Place Monge upon arriving is the heart of where the Islamic faith resides introducing their cuisine and culture here. Before this stop, I had little to no knowledge about this culture, only stigmatism surrounding it. I feel ashamed that the world gave an ugly name to such a beautiful culture. Especially one that created modern mathematics, even the stop was named after a French man, instead of one pertaining to Arabian origins, the father of algebra and trigonometry. Going to the Garden of Plants, made me fall in love more with my educational background and reinforced why I study so hard so that I can learn more about how the world goes round. Place Monge is the perfect place to enrich yourself with cultural diversity and scientific backgrounds.


Historical insight/Personal Observation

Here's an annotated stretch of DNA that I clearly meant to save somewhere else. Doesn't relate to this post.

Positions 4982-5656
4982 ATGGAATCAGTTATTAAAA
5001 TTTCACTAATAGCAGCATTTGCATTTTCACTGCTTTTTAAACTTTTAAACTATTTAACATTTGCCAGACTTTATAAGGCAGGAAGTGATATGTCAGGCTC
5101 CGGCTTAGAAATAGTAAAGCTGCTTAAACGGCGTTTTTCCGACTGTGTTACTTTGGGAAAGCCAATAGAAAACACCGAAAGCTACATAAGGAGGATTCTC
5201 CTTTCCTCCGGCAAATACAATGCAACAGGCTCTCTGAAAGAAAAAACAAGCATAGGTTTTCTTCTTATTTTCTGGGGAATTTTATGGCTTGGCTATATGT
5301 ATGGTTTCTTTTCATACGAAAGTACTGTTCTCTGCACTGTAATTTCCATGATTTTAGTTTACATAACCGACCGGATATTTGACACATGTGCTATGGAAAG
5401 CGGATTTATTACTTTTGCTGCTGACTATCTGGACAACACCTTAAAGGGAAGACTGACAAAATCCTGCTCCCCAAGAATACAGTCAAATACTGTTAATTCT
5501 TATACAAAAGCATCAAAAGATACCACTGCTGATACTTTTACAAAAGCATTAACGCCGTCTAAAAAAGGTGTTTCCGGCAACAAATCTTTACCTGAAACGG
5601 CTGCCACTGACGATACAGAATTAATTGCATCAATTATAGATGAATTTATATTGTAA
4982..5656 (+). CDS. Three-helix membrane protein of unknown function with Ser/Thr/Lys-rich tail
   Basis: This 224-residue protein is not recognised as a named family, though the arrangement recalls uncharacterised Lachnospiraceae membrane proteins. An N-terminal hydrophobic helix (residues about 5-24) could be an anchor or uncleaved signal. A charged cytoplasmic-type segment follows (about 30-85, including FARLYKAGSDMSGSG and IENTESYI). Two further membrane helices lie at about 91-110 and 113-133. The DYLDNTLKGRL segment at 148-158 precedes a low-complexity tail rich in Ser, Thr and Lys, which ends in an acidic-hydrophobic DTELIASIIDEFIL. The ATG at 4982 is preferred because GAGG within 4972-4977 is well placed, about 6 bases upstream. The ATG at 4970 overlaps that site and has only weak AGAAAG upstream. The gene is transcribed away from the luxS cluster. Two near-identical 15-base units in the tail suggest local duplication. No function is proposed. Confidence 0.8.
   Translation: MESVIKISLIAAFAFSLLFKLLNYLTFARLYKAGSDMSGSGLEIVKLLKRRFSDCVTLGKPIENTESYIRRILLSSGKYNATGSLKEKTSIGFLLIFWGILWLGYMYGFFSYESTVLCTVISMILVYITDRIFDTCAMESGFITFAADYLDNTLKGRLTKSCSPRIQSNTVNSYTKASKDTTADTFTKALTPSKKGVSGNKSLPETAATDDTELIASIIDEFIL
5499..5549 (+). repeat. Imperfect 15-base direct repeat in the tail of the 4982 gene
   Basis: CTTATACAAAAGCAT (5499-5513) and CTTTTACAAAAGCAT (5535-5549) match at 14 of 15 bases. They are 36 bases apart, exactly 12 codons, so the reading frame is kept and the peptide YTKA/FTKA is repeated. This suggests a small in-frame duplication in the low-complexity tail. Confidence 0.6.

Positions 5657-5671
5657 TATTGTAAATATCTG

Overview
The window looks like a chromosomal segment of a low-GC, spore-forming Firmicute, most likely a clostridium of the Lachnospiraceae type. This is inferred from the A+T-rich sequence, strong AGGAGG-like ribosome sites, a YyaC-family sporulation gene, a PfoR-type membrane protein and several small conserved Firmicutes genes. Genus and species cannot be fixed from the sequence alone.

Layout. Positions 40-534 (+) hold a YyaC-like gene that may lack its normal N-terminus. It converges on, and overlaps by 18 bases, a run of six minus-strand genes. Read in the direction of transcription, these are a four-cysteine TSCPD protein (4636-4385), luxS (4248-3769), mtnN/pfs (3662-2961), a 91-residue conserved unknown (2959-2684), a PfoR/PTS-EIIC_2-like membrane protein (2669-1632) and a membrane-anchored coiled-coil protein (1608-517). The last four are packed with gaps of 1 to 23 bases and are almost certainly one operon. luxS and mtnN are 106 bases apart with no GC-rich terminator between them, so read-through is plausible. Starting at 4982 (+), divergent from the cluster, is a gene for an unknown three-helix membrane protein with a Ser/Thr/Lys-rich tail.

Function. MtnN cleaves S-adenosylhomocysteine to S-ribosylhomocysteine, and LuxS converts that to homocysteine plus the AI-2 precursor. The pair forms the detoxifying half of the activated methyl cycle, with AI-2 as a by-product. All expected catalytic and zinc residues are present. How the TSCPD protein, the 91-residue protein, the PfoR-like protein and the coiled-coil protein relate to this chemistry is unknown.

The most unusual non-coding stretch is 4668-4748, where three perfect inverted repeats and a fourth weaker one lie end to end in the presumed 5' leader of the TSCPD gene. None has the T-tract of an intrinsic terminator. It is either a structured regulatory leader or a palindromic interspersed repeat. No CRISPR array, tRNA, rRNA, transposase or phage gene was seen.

This stop is named after Place du Chatelet, a place named after the Grand Châtelet, a castle that was demolished by Napoleon in 1802. The castle was a northern approach to the Pont au Change between the Seine to Île de la Cité. The medieval term, ‘Châtelet’ meant a small castle that overlooks a bridge. This explains why this stop is facing the Seine. Opened on August 6th,1900, originally part of line 1 between Porte de Vincennes and Porte Maillot. It is ranked as the 9th busiest stop on the Metro line. Located in the center of medieval Paris, this station in the 1st arrondissement is one of the most affluent stops on metro line 7. Upon entering, lies a statue for Napoleon to commemorate his victories, displacing himself touching the sky. The Place du Chatelet contains a fountain, Fontaine du Palmier built in 1806. Napoleon built this fountain to provide free public water and recognize his victories within the Battles of; Ulm, Marengo, Lodi, and the Pyramids. There are also stone Sphinx statues to display his victory in Egypt. A couple of meters away lies the Tour de Saint Jacques, which is a green space that contains a gothic building. Built between 1509 – 1523, the building is the only remains of the Eglise Saint Jacques de la Boucherie ( Church of Saint James of the Butchery church) that was destroyed in 1797, (during the French Revolution of course). This church served as a refuge for pilgrims to the route of Spain, Santiago de Compostela. Standing at 52 meters high, located on Rue de Rivoli, a street named after the victory of Napoleon against the Austrians in the Battle of Rivoli.